born and raised in
and graduated high school at the height of the Vietnam War. About a year
out of high school, he knew his draft number would soon be up. So he and
his father worked up a plan that the young Ward would go ahead and
enlist in the Air Force thinking he wouldn’t carry a gun and just fly
It didn’t quite turn out that way. Ward became an Air Med Evac. “They taught me how to give a shot and empty a bed pan. That’s
how my career in medicine began,” he said. And Ward couldn’t have been
at a worse time. It was 1967-68 when he was there and he ended up
carrying a gun. Two in fact; an M-16 and a side arm.
After about ten years as a PA and some soul
searching, Ward thought he might as well go ahead and become a
He ended up at Khe
Sanh a couple of times while in Nam.
There he and his team were backing up the Marines. He was convinced he
would die at Khe Sanh during the siege. But he didn’t. Exhausted and
with less than a week to go in his tour of duty in
a doctor examined Ward and told him, “Your war is over.”
Back in the states, he became a nurse and worked in a Youngstown,
emergency room. After about a year, he enrolled in one of the first
program’s to become a physician’s assistant (PA). The program at Western
was recruiting Vietnam Vets.
After travels to
Ward ended up going on a job interview at Clairfield. The doc with the
dry wit kept looking off both sides of the road as he drove up White Oak
Mountain. He couldn’t find a place wide enough for him to turn around,
because, he said, “Had I found a place, I would’a turned around and gone
back north. But once I made it to White Oak, I liked it.”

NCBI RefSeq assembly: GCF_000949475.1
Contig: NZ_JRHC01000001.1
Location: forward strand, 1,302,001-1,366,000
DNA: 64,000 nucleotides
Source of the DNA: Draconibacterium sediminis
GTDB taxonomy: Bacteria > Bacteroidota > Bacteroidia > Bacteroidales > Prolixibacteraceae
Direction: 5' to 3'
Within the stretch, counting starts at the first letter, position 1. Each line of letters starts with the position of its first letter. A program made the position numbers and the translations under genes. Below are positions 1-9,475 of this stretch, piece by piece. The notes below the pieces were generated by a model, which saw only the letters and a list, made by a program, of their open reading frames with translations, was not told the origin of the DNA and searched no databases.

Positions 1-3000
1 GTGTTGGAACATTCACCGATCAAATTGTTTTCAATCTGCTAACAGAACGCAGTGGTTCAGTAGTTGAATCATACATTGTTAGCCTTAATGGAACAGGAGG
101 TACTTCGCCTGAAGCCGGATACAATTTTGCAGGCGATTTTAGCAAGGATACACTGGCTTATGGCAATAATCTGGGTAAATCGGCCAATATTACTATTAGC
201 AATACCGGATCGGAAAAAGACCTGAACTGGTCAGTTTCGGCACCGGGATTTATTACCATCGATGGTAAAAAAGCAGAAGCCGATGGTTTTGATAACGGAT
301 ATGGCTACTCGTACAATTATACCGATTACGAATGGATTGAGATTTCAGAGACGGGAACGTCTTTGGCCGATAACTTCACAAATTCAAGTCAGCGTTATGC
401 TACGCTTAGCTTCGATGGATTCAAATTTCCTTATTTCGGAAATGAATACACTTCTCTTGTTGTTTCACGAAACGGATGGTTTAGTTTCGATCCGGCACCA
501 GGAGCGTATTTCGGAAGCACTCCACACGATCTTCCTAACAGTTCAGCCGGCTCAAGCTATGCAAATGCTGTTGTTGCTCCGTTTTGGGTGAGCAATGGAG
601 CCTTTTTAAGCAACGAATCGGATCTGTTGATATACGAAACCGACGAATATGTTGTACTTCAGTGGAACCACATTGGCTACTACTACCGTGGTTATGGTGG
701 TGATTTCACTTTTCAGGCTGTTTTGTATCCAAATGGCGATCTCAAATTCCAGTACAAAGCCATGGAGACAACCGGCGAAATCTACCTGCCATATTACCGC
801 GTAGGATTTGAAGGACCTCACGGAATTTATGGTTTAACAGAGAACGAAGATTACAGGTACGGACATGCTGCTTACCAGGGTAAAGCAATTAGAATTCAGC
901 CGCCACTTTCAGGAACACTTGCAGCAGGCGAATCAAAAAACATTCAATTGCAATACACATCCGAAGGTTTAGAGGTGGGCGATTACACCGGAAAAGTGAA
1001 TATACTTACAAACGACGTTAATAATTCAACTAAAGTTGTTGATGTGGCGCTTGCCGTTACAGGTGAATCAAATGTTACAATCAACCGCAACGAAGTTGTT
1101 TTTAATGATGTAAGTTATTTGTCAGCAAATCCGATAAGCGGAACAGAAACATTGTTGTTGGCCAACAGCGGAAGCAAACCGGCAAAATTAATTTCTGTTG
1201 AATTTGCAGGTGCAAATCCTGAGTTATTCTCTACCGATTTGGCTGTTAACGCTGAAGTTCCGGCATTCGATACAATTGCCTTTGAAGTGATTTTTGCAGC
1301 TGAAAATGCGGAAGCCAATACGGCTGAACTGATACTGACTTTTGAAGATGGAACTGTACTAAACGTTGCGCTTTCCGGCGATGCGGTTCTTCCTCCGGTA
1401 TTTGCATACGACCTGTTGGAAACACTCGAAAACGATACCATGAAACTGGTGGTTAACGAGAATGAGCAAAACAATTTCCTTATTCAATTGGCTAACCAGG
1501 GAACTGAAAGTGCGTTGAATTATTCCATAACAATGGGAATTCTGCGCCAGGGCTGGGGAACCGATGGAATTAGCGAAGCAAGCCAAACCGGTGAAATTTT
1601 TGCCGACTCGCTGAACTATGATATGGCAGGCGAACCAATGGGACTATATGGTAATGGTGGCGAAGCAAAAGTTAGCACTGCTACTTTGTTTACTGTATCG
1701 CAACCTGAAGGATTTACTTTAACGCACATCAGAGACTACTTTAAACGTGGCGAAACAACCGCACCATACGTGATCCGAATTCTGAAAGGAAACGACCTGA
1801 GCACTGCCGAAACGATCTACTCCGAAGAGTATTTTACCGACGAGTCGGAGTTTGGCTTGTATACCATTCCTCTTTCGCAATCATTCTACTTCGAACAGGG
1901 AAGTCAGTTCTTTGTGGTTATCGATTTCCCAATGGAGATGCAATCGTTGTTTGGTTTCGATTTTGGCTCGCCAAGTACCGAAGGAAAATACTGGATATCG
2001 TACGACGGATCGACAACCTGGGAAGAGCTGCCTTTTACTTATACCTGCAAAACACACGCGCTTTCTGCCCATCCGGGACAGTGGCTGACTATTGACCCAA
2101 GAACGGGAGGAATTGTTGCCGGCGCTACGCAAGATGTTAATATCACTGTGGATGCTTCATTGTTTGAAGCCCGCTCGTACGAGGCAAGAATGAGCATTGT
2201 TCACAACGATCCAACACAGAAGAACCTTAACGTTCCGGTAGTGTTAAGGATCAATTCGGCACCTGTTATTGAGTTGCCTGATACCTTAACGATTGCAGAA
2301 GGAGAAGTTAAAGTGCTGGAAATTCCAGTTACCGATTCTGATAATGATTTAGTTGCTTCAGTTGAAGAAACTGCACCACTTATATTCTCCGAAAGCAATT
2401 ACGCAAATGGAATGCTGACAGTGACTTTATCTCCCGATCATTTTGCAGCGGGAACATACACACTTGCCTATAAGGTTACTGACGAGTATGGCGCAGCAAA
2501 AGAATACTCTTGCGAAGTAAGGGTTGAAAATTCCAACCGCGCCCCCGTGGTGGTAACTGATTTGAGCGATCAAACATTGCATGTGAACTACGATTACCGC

Though his shingle will come down on August 19, the
Fincastle physician doesn’t plan on moving.
Beginning in 1976,
he worked for Dr. Jessie Walker at the Clairfield Clinic. Ward said
there was a young woman who would come to the clinic quite often to
check her weight. He finally realized she was using that as a ruse to
see him. Ward, who was rather shy, eventually asked her out. She was
Shirley York who became Mrs. Charles Ward about a year later. “Walker,
native, was a very good role model,” said Ward. “And I eventually became
his doctor before he died in the early 2000s.”
Ward graduated from
in the mid-1990s and soon found his way back to
He and Shirley bought a large white house in the heart of Fincastle. The
house served as their residence and the home of Fincastle Family
Thank you, Dr. Ward, for all you’ve done
for our community.
retired doctor explained it’s been really tough since Shirley passed
away; one of the handful of reasons he’s winding down his career. At 71,
he notes, “It’s a good thing for me and my patients” referring to
medicine as a young man’s profession.
Ward added that “making the decision to retire was a difficult one.”
He views many of his patients as friends, calling it a great pleasure
and honor to have served them.
Ward may be the only, or, at least one of a few, physicians who will
retire solely on a Social Security income. “It’s never been about money
for me. I became a doctor to help my patients live better lives,” he
So, it was on the first day of the summer of 2017, that I spent my
last day back in time. Back in time with old Doc Ward. (06/22/2017-6AM)
adjourns in session
Recessed meeting is next Thursday
CLICK HERE to watch the meeting in its
During this past
Monday night’s regular monthly meeting, the Campbell County Commission
approved a five-year lease agreement with a one-year extension with the
Friends of Campbell County Animals to operate the county animal shelter
on Towe String Road.
The new agreement also includes leasing the county
animal control truck to the FCCA as well as additional funding ($13,000